We report the discovery of the 20.7ms binary pulsar J1952+2630, made using the distributed computing project Einstein@Home in Pulsar ALFA survey observations with the Arecibo telescope. Follow-up observations with the Arecibo telescope confirm the binary nature of the system. We obtain a circular orbital solution with an orbital period of 9.4hr, a projected orbital radius of 2.8lt-s, and a mass function of f = 0.15 M âŠ™ by analysis of spin period measurements. No evidence of orbital eccentricity is apparent; we set a 2Ïƒ upper limit e â‰² 1.7 Ã— 10 -3 . The orbital parameters suggest a massive white dwarf companion with a minimum mass of 0.95 M âŠ™ , assuming a pulsar mass of 1.4 M âŠ™ . Most likely, this pulsar belongs to the rare class of intermediate-mass binary pulsars. Future timing observations will aim to determine the parameters of this system further, measure relativistic effects, and elucidate the nature of the companion star. Â© 2011. The American Astronomical Society. All rights reserved.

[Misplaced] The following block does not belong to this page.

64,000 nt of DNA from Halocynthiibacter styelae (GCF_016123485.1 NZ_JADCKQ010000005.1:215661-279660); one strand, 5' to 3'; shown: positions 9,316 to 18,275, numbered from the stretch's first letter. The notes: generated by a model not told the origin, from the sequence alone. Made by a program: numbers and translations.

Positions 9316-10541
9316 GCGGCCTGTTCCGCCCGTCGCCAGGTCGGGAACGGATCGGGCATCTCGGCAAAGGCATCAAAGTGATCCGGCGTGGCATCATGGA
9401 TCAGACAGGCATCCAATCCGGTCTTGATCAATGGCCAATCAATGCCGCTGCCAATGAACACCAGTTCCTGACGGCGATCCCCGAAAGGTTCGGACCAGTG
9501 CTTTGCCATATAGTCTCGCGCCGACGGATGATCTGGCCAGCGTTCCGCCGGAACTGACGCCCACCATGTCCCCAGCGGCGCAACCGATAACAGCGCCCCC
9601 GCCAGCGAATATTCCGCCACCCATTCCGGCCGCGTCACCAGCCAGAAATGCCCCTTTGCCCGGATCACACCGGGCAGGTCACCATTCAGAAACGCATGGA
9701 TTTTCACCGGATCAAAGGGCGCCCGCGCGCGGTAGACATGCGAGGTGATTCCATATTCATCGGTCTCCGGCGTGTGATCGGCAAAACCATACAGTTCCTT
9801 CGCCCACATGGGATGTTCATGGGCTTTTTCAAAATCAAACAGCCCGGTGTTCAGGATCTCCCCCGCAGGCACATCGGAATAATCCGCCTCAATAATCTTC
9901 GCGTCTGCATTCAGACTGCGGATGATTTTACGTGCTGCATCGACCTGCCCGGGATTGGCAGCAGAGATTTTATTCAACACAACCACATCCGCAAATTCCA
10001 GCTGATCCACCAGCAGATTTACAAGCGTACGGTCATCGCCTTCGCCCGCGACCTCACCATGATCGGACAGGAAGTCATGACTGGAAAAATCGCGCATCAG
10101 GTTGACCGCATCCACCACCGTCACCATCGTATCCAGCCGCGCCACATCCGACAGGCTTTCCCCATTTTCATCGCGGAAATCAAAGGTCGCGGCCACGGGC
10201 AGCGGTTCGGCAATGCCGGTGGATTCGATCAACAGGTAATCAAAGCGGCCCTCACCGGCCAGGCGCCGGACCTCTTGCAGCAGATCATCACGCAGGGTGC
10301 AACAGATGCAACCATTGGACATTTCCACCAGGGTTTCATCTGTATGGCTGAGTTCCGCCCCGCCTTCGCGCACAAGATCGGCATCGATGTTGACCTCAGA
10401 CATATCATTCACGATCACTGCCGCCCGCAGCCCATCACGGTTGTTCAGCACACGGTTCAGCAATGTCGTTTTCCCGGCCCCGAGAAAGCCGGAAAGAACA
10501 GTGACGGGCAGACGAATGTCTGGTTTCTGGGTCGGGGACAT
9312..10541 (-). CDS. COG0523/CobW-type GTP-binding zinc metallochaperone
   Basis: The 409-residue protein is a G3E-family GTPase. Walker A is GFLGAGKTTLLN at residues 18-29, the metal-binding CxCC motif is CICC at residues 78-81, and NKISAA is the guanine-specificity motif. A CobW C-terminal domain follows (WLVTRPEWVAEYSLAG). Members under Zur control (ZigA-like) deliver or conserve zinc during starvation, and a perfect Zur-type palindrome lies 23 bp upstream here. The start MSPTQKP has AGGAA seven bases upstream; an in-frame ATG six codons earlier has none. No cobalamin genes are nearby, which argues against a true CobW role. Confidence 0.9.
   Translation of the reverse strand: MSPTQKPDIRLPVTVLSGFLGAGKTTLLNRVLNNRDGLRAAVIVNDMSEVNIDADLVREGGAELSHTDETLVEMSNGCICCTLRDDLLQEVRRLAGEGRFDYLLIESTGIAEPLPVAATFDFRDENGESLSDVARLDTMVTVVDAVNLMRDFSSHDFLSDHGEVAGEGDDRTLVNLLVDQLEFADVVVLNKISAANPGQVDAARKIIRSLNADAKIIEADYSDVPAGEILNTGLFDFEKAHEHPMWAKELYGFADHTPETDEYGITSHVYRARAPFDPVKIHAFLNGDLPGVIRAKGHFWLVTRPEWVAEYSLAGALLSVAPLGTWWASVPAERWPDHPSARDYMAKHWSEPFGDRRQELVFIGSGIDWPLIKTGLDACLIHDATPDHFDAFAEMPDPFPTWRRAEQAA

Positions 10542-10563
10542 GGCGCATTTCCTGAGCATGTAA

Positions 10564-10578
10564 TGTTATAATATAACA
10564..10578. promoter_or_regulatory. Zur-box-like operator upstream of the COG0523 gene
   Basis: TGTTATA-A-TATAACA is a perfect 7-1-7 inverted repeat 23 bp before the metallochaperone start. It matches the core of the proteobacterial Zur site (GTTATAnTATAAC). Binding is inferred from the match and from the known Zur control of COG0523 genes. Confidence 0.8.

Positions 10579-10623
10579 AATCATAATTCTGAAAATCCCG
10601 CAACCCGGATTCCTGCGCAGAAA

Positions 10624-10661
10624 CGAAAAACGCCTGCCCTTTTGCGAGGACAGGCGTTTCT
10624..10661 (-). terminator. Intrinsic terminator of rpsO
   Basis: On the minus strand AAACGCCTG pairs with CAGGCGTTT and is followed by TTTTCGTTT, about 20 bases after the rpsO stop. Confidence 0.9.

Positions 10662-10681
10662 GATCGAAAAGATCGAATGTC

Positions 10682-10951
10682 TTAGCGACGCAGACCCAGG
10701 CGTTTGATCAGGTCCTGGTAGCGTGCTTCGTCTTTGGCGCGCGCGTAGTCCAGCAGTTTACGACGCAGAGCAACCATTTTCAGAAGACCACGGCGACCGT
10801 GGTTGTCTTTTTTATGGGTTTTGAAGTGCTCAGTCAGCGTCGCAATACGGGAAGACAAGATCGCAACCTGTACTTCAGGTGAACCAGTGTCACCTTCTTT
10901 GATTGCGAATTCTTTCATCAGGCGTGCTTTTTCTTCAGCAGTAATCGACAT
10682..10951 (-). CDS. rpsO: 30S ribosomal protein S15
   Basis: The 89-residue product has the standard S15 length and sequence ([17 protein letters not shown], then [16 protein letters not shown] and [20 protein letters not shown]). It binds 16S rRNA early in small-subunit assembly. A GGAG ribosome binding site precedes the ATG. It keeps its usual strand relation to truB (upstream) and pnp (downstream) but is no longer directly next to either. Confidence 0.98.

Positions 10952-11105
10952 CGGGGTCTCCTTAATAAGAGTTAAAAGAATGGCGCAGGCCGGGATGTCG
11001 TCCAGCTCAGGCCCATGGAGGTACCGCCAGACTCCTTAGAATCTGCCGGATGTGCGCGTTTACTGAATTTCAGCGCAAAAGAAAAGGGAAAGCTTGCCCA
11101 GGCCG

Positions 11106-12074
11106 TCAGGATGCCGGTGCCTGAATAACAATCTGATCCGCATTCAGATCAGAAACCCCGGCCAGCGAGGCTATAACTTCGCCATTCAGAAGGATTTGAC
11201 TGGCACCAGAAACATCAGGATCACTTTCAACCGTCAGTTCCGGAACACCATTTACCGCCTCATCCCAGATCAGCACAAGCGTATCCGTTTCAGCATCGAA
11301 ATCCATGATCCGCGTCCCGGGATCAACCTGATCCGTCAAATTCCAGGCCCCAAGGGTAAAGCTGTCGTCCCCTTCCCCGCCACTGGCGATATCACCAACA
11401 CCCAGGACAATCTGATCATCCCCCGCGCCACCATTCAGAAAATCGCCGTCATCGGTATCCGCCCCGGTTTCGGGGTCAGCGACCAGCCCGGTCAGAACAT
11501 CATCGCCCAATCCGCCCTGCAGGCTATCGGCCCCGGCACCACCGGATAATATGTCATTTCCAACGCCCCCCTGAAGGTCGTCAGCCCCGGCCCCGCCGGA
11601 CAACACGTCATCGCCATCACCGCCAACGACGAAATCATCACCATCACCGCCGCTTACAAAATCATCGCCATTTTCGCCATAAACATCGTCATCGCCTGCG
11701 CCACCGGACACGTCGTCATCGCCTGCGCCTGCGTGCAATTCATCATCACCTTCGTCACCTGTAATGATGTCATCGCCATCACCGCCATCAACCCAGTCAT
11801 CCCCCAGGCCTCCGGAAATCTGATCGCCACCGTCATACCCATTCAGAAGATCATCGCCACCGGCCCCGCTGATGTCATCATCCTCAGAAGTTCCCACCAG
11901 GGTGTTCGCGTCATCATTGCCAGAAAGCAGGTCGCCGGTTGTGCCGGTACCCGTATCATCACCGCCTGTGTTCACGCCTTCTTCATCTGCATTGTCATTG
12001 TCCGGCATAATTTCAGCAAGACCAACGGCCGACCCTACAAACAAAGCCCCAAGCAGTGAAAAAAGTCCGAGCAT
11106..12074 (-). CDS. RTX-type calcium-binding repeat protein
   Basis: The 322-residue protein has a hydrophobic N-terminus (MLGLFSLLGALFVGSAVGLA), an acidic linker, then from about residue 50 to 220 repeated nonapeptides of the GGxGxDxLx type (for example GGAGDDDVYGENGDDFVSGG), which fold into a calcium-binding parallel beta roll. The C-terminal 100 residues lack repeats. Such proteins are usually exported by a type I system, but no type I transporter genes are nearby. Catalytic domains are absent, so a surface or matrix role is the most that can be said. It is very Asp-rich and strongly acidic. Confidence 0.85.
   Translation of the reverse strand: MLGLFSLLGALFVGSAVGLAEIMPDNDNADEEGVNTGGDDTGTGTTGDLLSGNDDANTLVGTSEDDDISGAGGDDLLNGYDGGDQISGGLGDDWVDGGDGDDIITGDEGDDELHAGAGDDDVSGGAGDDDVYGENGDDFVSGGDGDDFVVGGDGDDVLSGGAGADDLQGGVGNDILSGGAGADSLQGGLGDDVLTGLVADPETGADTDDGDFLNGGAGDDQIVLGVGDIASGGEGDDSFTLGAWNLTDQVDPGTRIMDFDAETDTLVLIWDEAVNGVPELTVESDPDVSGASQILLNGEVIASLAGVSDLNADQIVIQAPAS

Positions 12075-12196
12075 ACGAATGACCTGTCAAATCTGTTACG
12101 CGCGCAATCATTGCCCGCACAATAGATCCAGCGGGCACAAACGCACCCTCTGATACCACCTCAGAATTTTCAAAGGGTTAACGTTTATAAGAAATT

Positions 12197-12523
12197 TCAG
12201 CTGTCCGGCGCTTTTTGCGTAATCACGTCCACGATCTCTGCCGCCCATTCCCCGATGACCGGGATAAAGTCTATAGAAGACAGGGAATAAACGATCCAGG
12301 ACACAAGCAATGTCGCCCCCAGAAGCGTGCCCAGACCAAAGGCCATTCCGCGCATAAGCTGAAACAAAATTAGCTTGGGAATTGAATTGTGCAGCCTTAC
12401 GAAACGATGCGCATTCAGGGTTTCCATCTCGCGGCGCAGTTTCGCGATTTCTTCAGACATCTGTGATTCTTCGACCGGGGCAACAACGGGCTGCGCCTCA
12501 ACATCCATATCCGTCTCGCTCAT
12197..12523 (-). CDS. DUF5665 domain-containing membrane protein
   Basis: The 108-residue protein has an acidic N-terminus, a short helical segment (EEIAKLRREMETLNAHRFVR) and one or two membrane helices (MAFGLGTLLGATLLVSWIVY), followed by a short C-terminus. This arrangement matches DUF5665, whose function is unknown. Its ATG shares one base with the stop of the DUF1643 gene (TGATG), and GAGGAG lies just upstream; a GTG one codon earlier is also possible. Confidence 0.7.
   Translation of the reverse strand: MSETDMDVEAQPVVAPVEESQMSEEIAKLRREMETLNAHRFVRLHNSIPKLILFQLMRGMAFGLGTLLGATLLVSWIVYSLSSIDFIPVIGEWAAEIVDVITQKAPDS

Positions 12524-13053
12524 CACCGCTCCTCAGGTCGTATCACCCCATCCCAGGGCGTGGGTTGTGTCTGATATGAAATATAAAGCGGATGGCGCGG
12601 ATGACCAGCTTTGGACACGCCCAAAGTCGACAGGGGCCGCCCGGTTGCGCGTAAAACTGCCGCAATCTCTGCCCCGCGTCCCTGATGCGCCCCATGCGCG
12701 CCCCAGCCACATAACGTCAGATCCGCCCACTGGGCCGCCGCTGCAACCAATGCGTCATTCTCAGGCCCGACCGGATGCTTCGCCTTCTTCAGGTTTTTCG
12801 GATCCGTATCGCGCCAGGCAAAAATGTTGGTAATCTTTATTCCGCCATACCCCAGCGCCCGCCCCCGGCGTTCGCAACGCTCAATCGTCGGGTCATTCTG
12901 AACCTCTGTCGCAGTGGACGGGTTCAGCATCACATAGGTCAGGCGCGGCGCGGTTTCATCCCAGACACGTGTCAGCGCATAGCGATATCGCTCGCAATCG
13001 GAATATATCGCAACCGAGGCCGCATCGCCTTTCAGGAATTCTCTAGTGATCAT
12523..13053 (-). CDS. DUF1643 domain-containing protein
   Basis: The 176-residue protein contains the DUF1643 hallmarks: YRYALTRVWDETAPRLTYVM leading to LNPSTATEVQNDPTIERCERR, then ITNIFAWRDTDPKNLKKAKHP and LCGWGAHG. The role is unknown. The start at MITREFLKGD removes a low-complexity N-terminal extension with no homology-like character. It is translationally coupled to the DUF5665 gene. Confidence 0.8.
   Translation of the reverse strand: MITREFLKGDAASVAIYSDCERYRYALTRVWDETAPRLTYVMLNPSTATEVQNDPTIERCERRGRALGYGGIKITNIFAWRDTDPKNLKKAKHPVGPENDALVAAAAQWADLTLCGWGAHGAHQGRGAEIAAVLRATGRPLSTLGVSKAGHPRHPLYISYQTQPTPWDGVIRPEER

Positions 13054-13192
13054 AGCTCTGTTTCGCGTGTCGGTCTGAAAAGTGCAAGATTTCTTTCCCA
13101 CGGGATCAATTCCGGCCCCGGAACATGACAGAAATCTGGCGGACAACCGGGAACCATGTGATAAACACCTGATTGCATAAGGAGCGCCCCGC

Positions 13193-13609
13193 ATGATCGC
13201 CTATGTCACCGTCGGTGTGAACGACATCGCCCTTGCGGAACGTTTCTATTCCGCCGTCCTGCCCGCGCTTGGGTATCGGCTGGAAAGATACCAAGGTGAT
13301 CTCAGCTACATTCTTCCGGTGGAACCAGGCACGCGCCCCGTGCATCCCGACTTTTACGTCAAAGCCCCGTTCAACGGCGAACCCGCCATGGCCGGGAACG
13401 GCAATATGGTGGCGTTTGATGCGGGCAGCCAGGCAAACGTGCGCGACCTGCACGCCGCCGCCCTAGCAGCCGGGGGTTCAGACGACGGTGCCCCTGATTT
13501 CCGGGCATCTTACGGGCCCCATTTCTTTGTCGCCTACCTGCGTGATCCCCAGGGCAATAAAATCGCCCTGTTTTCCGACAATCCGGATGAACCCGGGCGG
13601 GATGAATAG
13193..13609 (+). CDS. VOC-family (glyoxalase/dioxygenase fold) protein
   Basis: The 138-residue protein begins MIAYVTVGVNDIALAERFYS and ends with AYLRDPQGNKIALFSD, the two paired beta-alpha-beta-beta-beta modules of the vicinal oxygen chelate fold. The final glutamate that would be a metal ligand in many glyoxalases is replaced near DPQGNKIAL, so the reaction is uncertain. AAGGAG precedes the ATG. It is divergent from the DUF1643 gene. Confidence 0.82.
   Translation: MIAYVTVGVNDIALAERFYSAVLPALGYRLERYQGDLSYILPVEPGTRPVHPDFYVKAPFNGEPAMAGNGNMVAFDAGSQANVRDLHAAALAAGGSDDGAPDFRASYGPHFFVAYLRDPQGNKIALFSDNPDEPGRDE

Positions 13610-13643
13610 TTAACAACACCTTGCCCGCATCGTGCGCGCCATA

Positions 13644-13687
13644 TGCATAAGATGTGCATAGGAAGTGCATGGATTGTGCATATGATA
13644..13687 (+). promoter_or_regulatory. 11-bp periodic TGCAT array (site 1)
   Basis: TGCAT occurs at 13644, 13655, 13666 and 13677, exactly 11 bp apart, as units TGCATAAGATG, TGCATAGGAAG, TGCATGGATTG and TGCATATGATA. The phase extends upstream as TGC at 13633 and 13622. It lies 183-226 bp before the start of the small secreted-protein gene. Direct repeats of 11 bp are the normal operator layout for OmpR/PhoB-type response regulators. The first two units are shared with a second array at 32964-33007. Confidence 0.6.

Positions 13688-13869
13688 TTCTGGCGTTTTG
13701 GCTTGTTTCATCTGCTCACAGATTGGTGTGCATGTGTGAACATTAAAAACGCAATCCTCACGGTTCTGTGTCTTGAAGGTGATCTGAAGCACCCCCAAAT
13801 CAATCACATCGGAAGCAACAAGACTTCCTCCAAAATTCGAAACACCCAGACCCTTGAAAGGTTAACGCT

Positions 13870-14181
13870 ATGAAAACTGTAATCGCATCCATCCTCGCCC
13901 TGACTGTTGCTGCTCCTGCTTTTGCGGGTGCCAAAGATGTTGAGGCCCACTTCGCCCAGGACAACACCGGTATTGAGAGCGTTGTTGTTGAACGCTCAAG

B. Knispel, et. al., (2011) Arecibo PALFA survey and Einstein@Home: Binary pulsar discovery by volunteer computing.Astrophysical Journal Letters732:1. DOI: http://doi.org/10.1088/2041-8205/732/1/L1
Astrophysical Journal Letters
© Astrophysical Journal Letters. Original version available at: http://doi.org/10.1088/2041-8205/732/1/L1